of P5,000.00 as exemplary damages, and the amount of P2,000.00 as attorney's
fees. Costs against defendant-appellee Ganzon. 3

In this petition for review on certiorari, the alleged errors in the decision of the Court of Appeals are:

THE COURT OF APPEALS FINDING THE HEREIN PETITIONER GUILTY OF BREACH OF THE
CONTRACT OF TRANSPORTATION AND IN IMPOSING A LIABILITY AGAINST HIM
COMMENCING FROM THE TIME THE SCRAP WAS PLACED IN HIS CUSTODY AND CONTROL
HAVE NO BASIS IN FACT AND IN LAW.

II

THE APPELLATE COURT ERRED IN CONDEMNING THE PETITIONER FOR THE ACTS OF HIS
EMPLOYEES IN DUMPING THE SCRAP INTO THE SEA DESPITE THAT IT WAS ORDERED BY
THE LOCAL GOVERNMENT OFFICIAL WITHOUT HIS PARTICIPATION.

III

THE APPELLATE COURT FAILED TO CONSIDER THAT THE LOSS OF THE SCRAP WAS DUE
TO A FORTUITOUS EVENT AND THE PETITIONER IS THEREFORE NOT LIABLE FOR LOSSES
AS A CONSEQUENCE THEREOF. 4

The petitioner, in his first assignment of error, insists that the scrap iron had not been unconditionally
placed under his custody and control to make him liable. However, he completely agrees with the
respondent Court's finding that on December 1, 1956, the private respondent delivered the scraps to
Captain Filomeno Niza for loading in the lighter "Batman," That the petitioner, thru his employees,
actually received the scraps is freely admitted. Significantly, there is not the slightest allegation or
showing of any condition, qualification, or restriction accompanying the delivery by the private
respondent-shipper of the scraps, or the receipt of the same by the petitioner. On the contrary, soon
after the scraps were delivered to, and received by the petitioner-common carrier, loading was
commenced.

By the said act of delivery, the scraps were unconditionally placed in the possession and control of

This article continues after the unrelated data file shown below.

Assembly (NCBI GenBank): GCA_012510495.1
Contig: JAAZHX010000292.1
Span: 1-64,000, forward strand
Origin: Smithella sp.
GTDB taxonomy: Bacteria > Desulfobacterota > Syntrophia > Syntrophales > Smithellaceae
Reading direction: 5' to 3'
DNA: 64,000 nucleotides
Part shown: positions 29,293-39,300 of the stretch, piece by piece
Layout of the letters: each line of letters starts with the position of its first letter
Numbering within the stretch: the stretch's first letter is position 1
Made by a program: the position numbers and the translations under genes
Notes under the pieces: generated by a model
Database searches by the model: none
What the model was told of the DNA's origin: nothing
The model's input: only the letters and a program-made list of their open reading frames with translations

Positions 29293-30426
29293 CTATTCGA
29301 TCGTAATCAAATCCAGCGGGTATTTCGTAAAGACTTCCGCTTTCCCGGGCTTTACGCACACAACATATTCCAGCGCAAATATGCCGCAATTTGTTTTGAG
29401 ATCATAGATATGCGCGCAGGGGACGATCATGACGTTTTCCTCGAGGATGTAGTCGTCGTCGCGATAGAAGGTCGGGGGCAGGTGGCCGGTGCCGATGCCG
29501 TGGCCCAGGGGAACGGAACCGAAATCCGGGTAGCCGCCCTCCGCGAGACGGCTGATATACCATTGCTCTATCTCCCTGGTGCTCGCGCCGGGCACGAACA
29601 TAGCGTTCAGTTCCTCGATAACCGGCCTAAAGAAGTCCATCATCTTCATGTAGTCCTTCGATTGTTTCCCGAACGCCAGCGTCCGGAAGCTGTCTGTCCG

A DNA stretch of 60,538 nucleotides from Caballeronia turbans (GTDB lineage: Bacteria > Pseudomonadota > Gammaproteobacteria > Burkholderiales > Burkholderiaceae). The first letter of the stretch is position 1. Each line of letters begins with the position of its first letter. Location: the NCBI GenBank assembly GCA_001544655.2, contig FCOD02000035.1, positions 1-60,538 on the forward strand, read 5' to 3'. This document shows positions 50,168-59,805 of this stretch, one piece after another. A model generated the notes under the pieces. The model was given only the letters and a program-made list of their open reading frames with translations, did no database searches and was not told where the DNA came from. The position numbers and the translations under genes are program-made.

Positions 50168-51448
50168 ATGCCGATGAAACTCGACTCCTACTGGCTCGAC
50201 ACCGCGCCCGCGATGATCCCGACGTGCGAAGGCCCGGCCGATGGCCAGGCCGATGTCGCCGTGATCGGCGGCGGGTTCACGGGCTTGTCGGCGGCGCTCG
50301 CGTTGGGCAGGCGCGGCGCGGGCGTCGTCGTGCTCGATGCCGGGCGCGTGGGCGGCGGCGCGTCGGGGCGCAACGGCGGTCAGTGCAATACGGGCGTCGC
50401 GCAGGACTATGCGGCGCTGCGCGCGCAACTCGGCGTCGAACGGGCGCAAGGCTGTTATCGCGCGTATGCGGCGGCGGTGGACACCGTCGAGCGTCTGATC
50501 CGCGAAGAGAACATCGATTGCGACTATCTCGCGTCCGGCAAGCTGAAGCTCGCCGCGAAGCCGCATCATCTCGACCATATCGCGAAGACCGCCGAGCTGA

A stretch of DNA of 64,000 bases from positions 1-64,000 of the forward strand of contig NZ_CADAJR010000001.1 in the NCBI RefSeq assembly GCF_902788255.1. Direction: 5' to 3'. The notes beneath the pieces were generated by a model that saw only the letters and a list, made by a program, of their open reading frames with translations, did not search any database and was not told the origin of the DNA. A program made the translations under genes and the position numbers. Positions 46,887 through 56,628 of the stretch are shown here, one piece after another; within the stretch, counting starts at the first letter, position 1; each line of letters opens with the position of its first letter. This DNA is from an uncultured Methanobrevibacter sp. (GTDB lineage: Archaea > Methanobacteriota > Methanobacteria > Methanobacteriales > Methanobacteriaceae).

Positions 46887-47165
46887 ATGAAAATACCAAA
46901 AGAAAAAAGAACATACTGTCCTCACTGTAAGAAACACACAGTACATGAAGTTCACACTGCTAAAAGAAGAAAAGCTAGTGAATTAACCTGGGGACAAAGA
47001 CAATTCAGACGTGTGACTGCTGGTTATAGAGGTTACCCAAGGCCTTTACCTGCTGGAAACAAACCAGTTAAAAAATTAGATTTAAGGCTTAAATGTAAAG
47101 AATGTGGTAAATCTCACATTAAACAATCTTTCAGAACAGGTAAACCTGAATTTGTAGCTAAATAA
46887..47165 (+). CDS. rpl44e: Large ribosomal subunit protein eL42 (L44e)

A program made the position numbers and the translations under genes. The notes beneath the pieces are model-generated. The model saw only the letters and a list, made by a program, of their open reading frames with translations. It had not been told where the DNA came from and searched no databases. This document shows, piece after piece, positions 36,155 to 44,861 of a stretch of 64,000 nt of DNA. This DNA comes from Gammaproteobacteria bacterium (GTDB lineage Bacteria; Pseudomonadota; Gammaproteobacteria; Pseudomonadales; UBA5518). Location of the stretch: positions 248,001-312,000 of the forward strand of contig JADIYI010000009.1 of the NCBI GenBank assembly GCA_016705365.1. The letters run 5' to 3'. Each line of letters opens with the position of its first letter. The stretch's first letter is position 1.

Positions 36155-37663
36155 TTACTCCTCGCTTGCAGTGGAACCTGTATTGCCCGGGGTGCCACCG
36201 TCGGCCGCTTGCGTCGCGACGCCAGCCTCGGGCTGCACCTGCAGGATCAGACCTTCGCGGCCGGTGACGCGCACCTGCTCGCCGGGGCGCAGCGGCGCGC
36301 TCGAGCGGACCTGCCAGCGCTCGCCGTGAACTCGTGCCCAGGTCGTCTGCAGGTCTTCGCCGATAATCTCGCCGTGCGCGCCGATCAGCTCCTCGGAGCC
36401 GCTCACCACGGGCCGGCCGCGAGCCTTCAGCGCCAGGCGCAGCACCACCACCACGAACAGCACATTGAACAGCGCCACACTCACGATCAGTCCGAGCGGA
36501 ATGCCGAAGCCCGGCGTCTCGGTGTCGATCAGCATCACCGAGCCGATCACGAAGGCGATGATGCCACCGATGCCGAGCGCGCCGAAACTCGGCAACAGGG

the common carrier, and upon their receipt by the carrier for transportation, the contract of carriage
was deemed perfected. Consequently, the petitioner-carrier's extraordinary responsibility for the
loss, destruction or deterioration of the goods commenced. Pursuant to Art. 1736, such extraordinary
responsibility would cease only upon the delivery, actual or constructive, by the carrier to the
consignee, or to the person who has a right to receive them. 5 The fact that part of the shipment had
not been loaded on board the lighter did not impair the said contract of transportation as the goods
remained in the custody and control of the carrier, albeit still unloaded.

The petitioner has failed to show that the loss of the scraps was due to any of the following causes
enumerated in Article 1734 of the Civil Code, namely:

(1) Flood, storm, earthquake, lightning, or other natural disaster or calamity;

(2) Act of the public enemy in war, whether international or civil;

(3) Act or omission of the shipper or owner of the goods;

(4) The character of the goods or defects in the packing or in the containers;

(5) Order or act of competent public authority.

Hence, the petitioner is presumed to have been at fault or to have acted negligently. 6 By reason of
this presumption, the court is not even required to make an express finding of fault or negligence
before it could hold the petitioner answerable for the breach of the contract of carriage. Still, the
petitioner could have been exempted from any liability had he been able to prove that he observed
extraordinary diligence in the vigilance over the goods in his custody, according to all the
circumstances of the case, or that the loss was due to an unforeseen event or to force majeure. As it
was, there was hardly any attempt on the part of the petitioner to prove that he exercised such
extraordinary diligence.

It is in the second and third assignments of error where the petitioner maintains that he is exempt
from any liability because the loss of the scraps was due mainly to the intervention of the municipal
officials of Mariveles which constitutes a caso fortuito as defined in Article 1174 of the Civil Code. 7

We cannot sustain the theory of caso fortuito. In the courts below, the petitioner's defense was that
the loss of the scraps was due to an "order or act of competent public authority," and this contention
was correctly passed upon by the Court of Appeals which ruled that:

... In the second place, before the appellee Ganzon could be absolved from
responsibility on the ground that he was ordered by competent public authority to
unload the scrap iron, it must be shown that Acting Mayor Basilio Rub had the power
to issue the disputed order, or that it was lawful, or that it was issued under legal
process of authority. The appellee failed to establish this. Indeed, no authority or